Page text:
Malaysian Prime Minister Najib Abdul Razak cancelled his speech at 16th International Anti-Corruption Conference (IACC) that is taking place in Putrajaya, Malaysia between Sept. 2-4.
The organisers warned the prime minister that he would need to face and respond the questions as to the corruption case including the embezzlement of millions of dollars from state funds that he allegedly has involved in.
Director of Communications and Public Engagement at Transparency International Neil Martinson informed that Razak cancelled the conference saying “The prime minister did cancel his appearance at the conference. We told his office that if he came he would face hard questions,” the Guardian reports.
Prime Minister Razak is facing accusations of embezzlement of nearly $700 million from 1Malaysia Development Berhad (1MDB) which is a strategic development company and launched in 2009, wholly owned by the Government of Malaysia.
Razak is struggling with his worst political crisis in his career. He denies allegations about embezzlement.
On the other hand he discharged four ministers, fired his attorney general and deputy prime minister in a bid to disarm his critics.
Last week, thousands of Malaysians wearing yellow t-shirts, protested prime minister for 34 hours and called for his resignation in the capital Kuala Lumpur.
Authorities in addition blocked two news websites one of which is British-based that is controlled by Gordon Brown’s sister-in-law-, and also banned the yellow colour that protesters were using.
Transparency International Chair José Ugaz criticised the Razzak for cancelling the attendance to conference saying “These are not the actions of a government that is fighting corruption.”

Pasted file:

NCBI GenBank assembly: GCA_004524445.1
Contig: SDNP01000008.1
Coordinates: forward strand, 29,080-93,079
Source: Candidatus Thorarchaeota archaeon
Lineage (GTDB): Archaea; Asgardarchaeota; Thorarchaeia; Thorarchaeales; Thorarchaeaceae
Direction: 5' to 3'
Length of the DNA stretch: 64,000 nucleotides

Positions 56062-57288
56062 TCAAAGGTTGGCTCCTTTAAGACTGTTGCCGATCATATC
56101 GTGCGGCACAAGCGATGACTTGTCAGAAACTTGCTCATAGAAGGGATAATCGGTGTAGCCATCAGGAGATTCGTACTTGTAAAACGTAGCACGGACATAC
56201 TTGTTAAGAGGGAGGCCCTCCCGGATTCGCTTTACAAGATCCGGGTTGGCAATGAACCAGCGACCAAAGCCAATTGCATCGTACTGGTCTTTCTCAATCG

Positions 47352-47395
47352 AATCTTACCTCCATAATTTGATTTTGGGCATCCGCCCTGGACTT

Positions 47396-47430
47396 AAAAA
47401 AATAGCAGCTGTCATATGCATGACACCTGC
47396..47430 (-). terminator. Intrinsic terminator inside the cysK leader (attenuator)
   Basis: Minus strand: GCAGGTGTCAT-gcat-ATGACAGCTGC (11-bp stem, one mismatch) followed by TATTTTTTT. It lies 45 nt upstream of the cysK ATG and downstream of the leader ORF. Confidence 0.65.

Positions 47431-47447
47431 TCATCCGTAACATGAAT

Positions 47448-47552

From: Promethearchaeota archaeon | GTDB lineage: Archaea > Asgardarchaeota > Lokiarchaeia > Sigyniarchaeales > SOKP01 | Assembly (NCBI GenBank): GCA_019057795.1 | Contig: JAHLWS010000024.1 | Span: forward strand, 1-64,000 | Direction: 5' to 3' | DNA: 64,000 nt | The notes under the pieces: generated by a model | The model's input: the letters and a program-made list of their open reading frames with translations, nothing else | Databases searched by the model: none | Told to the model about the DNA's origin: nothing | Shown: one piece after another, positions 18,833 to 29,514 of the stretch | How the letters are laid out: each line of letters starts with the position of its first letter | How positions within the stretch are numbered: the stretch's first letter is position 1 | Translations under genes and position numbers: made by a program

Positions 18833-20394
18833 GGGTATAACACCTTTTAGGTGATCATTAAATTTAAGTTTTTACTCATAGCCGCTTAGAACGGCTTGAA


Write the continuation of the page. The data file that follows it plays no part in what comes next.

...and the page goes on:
“No one can be in Malaysia and not be aware of the corruption allegations of recent months and how damaging they are to the country. There is a corruption crisis here,” he said.
“We want to see more progress but that cannot happen while there are unanswered questions about the $700 million that made its way into the prime minister’s personal bank account.”
“There are two questions that need to be answered: Who paid the money and why? Where did it go?” he added. “One man could answer those questions.”
The Coalition for Clean and Fair Elections or with the famous name Bersih which means “clean” in Malay, a coalition of NGOs called people for a "yellow-clad protest" last week to criticise prime minister for the embezzlement.
Bersih demands response from Razzak for “one of the greatest multi-billion dollar corruption scandals in Malaysia’s history and the government’s most oppressive crackdowns on free speech.”
The former prime minister Mahathir Mohamad who ruled Malaysia for 22 years also took place on two days of the protest.
Mohamad accused Razzak of halting the investigation into corruption and bribing politicians.
Tunku Abdul Aziz Ibrahim, chairman of the advisory board to Malaysia’s anti-corruption commission, said “There is, apparently, some meddling going on ... and I think this is unfortunate.”
International pressure rises over Malaysian government. Swiss authorities have already frozen funds in Swiss banks belonging to 1MBD this week.
"The Office of the Attorney General of Switzerland (OAG) has frozen assets amounting to several tens of millions of U.S. dollars on Swiss bank accounts," an OAG spokeswoman said by email in response to an enquiry, Reuters reports.
"At this early stage of the procedure, the OAG is analysing and consolidating evidence. The OAG is already in contact with the Malaysian authorities. International cooperation with foreign countries, in particular with Malaysia, will probably be necessary to establish the facts," she added.